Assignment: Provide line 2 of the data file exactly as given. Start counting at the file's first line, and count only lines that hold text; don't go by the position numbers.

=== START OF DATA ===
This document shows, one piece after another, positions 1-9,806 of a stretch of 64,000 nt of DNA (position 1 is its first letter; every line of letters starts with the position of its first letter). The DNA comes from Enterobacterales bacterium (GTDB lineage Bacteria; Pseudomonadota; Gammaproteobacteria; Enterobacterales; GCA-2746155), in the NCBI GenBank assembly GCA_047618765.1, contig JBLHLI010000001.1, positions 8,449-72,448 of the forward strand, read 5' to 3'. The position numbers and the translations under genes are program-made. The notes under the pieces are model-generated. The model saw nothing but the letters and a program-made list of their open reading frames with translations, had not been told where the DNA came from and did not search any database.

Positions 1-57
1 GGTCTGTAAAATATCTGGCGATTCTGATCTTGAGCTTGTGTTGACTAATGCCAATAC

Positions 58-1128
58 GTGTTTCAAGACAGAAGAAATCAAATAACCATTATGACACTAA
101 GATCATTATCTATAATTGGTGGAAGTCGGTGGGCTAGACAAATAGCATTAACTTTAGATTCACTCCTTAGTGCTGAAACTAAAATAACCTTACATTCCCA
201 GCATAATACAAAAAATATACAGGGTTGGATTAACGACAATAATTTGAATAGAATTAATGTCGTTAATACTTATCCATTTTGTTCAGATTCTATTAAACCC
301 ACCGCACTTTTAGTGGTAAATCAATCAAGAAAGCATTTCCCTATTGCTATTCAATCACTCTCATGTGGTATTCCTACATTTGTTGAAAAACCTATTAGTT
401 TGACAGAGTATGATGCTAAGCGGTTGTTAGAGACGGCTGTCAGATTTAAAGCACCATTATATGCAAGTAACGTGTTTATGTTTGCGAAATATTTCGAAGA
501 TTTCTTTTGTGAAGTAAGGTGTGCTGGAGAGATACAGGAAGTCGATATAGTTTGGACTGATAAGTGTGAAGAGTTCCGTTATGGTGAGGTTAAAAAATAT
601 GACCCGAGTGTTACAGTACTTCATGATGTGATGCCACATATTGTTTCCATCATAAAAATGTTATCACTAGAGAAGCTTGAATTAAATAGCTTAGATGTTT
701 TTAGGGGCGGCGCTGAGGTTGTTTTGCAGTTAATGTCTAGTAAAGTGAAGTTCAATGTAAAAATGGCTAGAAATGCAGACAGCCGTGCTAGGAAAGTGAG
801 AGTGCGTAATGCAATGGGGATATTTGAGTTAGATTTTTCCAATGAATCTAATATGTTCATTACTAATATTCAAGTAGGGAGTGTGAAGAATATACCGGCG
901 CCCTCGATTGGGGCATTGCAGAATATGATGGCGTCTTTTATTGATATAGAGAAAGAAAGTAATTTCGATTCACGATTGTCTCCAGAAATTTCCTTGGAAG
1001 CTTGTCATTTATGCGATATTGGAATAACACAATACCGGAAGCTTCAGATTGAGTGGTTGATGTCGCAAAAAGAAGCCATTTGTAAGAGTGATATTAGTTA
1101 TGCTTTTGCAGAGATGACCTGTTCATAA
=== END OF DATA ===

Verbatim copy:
Positions 1-57